Matthias and I also found time last night to finish off the fifth season of Luther, which didn't work for me for a variety of reasons, the main one being that I felt the writers lost their sense of the characters, who all behaved in ways which were for me widely out of character. I'm not sure if there'll be another season, and I'm not sure if some of the writing decisions made in this one are salvageable, but in any case I was not particularly impressed.

How has everyone been enjoying their weekends?
dolorosa_12: (florence glitter)
I have very few regrets in life, but one of them is not seeing certain bands/singers perform live at specific stages of their careers. I'm not talking about musicians who were around before I was alive, but rather performances that took place at a time when I theoretically could have been there, but for whatever reason was not.

The first is The Knife's 'Silent Shout: An Audio Visual Experience' concert. They perform so rarely, and this setlist has every song that I love, and it's so typically them, with the masks and the big screens and all the other ways they disembody themselves during the performance.



And the live version of 'Heartbeats' as perfored during this concert is just gorgeous.



Now, technically there is no way I could have been seeing The Knife live in Gothenberg in 2006: I lived in Sydney at the time and could hardly go halfway around the world to see a concert, but the other gig I have regret about missing was much more doable: Massive Attack at the Melt Festival in 2010.



It's the usual Massive Attack fabulousness with their usual cast of collaborators up on the stage at different moments, and their live version of 'Atlas Air' here is bitter and furious and everything I could have wanted from the song.



Other bands/singers I regret missing at specific moments during their careers — although I couldn't pinpoint it to a specific concert — are Florence + the Machine during tours for either Lungs or Ceremonials (the later albums just don't do it for me), and Daft Punk when they were touring for the Discovery album.

Do any of you have concert regrets?
dolorosa_12: (le guin)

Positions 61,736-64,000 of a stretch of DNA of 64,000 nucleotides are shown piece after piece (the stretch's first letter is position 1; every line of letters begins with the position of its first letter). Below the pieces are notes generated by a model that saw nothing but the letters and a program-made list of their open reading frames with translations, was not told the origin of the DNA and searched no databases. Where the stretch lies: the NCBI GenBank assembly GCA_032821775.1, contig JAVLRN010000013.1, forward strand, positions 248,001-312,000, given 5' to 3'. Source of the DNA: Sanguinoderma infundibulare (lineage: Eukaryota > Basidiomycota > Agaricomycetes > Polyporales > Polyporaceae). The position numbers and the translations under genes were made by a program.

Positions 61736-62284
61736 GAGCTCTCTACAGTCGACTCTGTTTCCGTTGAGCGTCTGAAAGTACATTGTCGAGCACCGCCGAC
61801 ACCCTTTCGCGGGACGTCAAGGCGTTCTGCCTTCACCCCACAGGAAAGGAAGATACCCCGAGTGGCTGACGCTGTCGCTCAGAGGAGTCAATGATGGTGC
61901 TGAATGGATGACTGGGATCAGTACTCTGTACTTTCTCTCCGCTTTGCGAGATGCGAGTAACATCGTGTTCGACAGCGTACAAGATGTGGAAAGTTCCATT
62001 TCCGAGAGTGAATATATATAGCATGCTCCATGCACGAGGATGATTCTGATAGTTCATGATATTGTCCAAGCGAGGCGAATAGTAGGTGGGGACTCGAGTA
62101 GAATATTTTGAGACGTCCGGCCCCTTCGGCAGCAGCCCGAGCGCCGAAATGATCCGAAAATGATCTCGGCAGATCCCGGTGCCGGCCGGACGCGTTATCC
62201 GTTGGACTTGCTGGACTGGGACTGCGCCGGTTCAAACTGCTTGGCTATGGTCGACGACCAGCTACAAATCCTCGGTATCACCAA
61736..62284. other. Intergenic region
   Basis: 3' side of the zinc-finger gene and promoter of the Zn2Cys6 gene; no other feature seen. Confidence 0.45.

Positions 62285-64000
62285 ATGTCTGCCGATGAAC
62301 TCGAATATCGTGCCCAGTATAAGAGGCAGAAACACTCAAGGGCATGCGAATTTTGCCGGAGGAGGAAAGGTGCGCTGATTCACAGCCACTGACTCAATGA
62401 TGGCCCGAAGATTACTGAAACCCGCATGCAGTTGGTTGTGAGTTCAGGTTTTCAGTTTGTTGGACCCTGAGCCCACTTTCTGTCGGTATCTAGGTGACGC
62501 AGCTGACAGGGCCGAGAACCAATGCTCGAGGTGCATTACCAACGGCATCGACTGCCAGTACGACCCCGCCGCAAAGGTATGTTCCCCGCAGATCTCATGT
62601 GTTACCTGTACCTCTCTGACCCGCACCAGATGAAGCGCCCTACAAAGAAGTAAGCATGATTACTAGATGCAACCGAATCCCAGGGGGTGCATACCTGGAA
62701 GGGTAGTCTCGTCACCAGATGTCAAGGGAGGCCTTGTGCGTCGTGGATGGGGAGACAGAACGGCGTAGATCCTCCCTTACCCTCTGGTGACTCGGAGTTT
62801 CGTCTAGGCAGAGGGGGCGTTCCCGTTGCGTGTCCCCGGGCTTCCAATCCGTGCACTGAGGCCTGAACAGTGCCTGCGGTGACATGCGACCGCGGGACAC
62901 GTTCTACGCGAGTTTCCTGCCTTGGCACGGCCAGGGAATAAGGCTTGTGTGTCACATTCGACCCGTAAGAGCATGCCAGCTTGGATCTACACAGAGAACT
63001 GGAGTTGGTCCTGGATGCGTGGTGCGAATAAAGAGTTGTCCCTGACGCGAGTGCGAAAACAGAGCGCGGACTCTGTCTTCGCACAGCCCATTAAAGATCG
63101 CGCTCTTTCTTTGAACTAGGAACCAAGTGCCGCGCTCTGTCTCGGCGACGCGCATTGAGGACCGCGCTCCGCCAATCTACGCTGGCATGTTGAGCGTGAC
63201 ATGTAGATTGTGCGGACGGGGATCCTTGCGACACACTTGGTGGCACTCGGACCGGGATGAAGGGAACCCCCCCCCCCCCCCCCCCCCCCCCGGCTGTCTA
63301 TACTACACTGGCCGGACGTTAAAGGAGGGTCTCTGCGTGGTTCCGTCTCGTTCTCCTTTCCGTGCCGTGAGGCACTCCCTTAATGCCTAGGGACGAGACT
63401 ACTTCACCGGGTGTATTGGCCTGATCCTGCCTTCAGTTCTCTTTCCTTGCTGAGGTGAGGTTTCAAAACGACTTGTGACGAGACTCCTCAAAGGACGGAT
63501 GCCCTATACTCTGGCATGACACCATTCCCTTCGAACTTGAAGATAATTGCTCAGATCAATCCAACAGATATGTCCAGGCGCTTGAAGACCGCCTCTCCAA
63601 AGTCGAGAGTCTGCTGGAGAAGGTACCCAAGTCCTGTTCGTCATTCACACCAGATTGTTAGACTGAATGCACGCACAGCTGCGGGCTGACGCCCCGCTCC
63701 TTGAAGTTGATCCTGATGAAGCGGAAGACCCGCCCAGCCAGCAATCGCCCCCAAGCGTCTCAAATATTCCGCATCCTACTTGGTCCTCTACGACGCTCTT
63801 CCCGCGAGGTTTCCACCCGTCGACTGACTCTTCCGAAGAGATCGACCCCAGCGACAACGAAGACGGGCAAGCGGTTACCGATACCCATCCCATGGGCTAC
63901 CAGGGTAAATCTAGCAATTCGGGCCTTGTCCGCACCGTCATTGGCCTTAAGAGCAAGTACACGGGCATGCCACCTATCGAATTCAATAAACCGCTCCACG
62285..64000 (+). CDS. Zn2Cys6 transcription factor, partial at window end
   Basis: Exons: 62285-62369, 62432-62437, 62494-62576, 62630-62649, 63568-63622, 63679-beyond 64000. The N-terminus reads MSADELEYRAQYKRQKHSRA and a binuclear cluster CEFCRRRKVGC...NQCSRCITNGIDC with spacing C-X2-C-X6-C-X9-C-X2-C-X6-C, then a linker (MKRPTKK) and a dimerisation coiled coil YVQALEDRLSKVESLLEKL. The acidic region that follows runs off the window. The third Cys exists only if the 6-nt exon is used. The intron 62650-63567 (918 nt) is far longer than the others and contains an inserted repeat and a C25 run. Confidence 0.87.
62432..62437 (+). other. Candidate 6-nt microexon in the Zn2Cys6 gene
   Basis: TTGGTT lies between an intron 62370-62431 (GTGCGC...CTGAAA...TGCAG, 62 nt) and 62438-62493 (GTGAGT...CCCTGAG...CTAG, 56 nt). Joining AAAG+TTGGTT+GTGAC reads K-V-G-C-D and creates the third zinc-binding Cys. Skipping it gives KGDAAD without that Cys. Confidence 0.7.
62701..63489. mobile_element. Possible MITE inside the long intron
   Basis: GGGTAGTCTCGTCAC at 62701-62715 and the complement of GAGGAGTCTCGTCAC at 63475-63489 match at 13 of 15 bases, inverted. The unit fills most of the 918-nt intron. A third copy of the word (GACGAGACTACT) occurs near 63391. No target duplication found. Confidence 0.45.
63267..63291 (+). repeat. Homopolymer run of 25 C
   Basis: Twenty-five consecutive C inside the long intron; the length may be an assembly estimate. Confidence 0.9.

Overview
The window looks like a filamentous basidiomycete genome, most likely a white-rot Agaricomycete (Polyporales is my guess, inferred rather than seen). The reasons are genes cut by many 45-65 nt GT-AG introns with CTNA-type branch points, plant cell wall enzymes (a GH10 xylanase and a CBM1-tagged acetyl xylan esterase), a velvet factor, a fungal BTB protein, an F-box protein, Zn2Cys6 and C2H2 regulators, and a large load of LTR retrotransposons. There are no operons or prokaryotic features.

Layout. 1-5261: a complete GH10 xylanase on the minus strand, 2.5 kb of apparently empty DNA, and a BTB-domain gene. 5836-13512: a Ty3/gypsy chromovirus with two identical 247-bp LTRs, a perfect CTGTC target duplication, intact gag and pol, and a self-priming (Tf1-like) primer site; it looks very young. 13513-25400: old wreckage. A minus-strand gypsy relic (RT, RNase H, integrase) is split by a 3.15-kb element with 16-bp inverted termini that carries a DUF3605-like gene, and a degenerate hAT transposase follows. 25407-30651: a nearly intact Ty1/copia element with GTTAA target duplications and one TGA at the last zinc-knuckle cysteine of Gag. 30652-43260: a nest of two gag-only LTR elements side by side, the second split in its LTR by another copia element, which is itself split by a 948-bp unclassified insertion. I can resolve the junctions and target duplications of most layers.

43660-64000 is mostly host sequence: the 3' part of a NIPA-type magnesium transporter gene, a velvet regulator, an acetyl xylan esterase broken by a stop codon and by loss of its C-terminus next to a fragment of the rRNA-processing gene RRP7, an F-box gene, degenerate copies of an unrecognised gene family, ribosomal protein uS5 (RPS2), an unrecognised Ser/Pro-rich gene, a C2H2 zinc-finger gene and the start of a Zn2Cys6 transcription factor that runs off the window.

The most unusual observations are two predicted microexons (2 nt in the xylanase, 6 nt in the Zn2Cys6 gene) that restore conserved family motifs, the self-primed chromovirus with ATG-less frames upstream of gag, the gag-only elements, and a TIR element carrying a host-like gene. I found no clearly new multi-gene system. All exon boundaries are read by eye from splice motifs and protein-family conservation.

Matthias' birthday is 16th November, and, in a rather uncharacteristic manner,* we celebrated it early, in London, on Friday night and most of Saturday. This is because four of the '90s Eurodance acts that he grew up adoring — but, as a young teenager never had the opportunity to see live — were performing together in a club in the O2 Arena, cashing in on Gen Y nostalgia, on Friday night. Given the closeness of the event to his birthday, I offered to get us tickets as a present, and he overcame his squeamishness about 'pre-celebration'. While theoretically it would have been possible to make the last train back to Cambridge after the concert, we opted to stay overnight in a budget hotel, in order to see the British Library exhibition on the Anglo-Saxons (which covered history, and Old English literature and intellectual culture) on Saturday morning.

Both the concert and the exhibition ended up being all about international connections, openness, intercultural exchange, and the 'outward look' more generally.

I had been dubious about how four groups/singers — Maxx, Masterboy, Haddaway, and 2 Unlimited — notorious as one-hit, or at best two-hit wonders, were going to find enough material to fill an entire concert, but I shouldn't have worried. They knew why they were there: to play that handful of hits, and get a crowd of nostalgic thirty- and forty-somethings dancing, and on that they delivered. It certainly worked for me, and as for Matthias, he was bouncing around in sheer energetic joy. If the bands resented having to play the songs that made them famous circa 1992-1995 they gave no indication of it, and treated the audience in that tiny club as if it were a sold-out stadium tour.

As we queued to go into the club, we heard no languages other than Polish, and, judging by the makeup of the audience, I would say it was mainly Polish, Romanian, and Lithuanian people. And, as I jumped around enthusiastically, being elbowed in the face by the extremely tall, very perky, glowstick-covered Lithuanian guy in front of me, and being hugged and danced with by the very drunk, very friendly Irish woman next to me, while an ageing Dutch popstar yelled 'TECHNO, TECHNO, TECHNO!' at us, I felt a bittersweet kind of joy at this easy, effortless, pan-European sense of community, at home together in London, brought together by cheesy Eurodance nostalgia, and a fury at how easily it is about to be taken away, by people who never saw its value.